Nemours Children's Health System, best known for the Alfred I. duPont Hospital for Children in Wilmington, is increasing the competition for pediatric care in the Philadelphia region.

Nemours, which is backed by the $5 billion Alfred I. duPont Testamentary Trust, will break ground Friday for a $45 million specialty clinic in Deptford, claiming a location where rival Children's Hospital of Philadelphia has not yet planted a flag.

"We have a lot of patients from Southern New Jersey, especially the areas just over the Commodore Barry Bridge and the Delaware Memorial Bridge," said Roy Proujansky, chief executive of Nemours' operations in the Philadelphia region.

Including a $397 million hospital in Florida opened in 2012 and other operations there, Nemours had $809.8 million in net patient revenue in 2014.

The 65,000-square-foot Deptford facility, scheduled to open next summer, will bring Nemours' front door closer to those South Jersey patients and provide a platform for further expansion. It will be Nemours' biggest investment outside Delaware and the areas of Florida that Alfred Irenee du Pont designated as the beneficiaries of his fortune, officials said.

Children's, meanwhile, which had $1.9 billion in patient revenue in the year ended June 30, is building a large specialty-care center in Concord Township, a 20-minute drive from the duPont hospital along Route 202.

The region also has a third, free standing pediatric hospital, St. Christopher's Hospital for Children in North Philadelphia. The rivalry is unusual.

In most metropolitan areas, adult-oriented general hospitals essentially cede their pediatric patients to one dominant children's hospital, said J. Kevin Holloran, an analyst with Standard and Poor's Ratings Services.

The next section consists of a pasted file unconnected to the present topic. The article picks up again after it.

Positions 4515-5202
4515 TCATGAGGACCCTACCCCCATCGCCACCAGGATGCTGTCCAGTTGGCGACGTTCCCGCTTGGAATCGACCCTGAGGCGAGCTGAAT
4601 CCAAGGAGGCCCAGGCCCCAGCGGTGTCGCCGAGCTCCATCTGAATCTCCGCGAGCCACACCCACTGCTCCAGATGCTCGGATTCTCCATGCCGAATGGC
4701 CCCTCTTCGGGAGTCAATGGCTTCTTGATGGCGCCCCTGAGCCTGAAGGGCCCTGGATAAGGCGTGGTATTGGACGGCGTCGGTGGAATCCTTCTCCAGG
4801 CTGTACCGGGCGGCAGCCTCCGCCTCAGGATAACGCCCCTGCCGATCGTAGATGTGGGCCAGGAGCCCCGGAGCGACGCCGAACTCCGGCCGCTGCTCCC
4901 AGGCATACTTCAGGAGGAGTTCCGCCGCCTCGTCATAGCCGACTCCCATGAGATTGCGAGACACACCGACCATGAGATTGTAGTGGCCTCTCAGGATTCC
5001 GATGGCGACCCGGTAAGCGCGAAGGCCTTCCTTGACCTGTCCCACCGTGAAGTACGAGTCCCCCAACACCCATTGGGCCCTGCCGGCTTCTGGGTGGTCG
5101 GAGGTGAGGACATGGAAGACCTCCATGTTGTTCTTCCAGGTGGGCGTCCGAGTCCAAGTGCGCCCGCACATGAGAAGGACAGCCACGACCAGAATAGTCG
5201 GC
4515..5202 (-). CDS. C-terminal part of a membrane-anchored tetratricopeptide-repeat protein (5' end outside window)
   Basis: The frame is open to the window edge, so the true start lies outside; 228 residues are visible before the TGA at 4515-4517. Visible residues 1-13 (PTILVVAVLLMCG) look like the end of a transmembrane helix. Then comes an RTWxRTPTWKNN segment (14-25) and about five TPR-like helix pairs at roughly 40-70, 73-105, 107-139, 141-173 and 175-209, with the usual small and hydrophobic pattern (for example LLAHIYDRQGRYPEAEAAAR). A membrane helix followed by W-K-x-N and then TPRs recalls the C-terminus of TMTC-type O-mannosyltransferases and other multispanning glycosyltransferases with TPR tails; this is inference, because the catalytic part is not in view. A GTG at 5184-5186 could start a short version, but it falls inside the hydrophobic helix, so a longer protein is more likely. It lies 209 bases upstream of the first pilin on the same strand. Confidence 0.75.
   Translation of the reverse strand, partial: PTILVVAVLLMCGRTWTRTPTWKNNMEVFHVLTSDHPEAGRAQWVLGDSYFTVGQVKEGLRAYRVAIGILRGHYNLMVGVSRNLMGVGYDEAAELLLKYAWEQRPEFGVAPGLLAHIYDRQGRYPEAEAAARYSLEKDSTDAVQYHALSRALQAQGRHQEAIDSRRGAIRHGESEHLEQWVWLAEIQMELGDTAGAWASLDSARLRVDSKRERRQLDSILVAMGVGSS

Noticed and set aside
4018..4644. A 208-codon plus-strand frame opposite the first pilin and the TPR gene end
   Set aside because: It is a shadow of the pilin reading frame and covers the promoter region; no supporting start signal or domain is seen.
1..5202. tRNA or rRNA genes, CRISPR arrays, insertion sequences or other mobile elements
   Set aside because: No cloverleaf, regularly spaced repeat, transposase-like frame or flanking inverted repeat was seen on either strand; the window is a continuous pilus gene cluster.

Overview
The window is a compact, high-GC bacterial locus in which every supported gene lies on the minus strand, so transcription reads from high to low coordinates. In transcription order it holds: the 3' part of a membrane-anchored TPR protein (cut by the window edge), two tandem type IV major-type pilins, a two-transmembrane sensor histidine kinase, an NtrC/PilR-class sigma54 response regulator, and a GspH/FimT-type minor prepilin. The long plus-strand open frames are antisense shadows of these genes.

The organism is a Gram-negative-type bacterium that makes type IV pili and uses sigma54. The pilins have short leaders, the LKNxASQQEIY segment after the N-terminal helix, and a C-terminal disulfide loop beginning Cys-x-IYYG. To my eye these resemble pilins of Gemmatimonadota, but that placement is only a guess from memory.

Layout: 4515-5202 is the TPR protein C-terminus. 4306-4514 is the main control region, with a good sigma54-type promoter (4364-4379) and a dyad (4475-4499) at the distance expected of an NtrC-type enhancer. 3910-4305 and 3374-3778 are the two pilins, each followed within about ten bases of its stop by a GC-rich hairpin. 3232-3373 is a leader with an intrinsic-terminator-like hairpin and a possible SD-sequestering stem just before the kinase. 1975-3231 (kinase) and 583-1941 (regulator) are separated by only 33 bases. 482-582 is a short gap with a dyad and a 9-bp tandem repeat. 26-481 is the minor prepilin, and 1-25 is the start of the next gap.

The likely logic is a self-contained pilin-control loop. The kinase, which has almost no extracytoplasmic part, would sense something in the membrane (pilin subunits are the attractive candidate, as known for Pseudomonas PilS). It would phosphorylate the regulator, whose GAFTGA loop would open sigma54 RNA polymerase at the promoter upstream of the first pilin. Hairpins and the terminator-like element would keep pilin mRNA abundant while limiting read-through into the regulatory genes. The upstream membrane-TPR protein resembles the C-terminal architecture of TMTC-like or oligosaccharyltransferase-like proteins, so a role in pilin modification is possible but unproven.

"It typically is a mutually beneficial relationship. You rarely see the competitive pressures like you might be seeing in the Philly market," Holloran said.

Children's market share in the overall region was 22 percent, compared to 11 percent for Nemours, according to a report last year by S&P.

As to whether the competition in pediatric health care benefits the customer, Proujansky said he had mixed feelings.

"I do think that patients and families deserve choice," he said. "If somebody has just told you that your child has something very, very serious, then the course of action is very scary. I think many of us would really want to confirm that by hearing it from somebody else who does the same thing."

The downside, Proujansky said, is that competition causes two well-off health-care providers to "spend dollars in redundant services for a population, rather than supplementing each other's capabilities in a way that is thinking about the needs of the entire population."

This dynamic applies to Nemours and Children's, and also to Penn Medicine and Jefferson Health System, Proujansky said.

As a society, "we need to think about that as an issue," Proujansky said.

Stuart Fine, longtime CEO of Grand View Hospital in Sellersville and now a professor at Temple University's Fox School of Business, was pleasantly surprised to hear of Proujansky's "candid" remarks.

"Unfortunately, however," Fine said, "if you sit back and try to take the moral high road, your market could be taken right out from beneath you and you could find yourself so financially compromised that you're no longer able to exist."

Another factor in Nemours' expansion push - as is the case with any system that offers high-end, complex treatments - is the need for significant patient volume.

"You can't do something that's really, really technically difficult a couple of times a year and be great at it," Proujansky said.

For a pediatric system, partnerships with adult hospital are one way to get those patients.

Nemours lost two big South Jersey partners, Virtua and AtlantiCare, in the last five years, but picked up Inspira, which has hospitals in Woodbury and Vineland, areas that will easily be served by the new Deptford facility.

The 30-acre site near the intersection of Route 42 and Route 55 was picked to make it accessible to the 500,000 children in six South Jersey counties, said Pauline Corso, administrator of the practice at Nemours.

It's a start, relative to Children's, which in January opened a specialty care center in Plainsboro, N.J., and is scheduled to open specialty and ambulatory surgery centers in King of Prussia and Concord Township this is summer.

Nemours has additional plans in Pennsylvania, where it is already aligned with Main Line Health and Jefferson, among others.

Proujansky offered no specifics, but said, "we are thinking a lot about Southeastern Pennsylvania."

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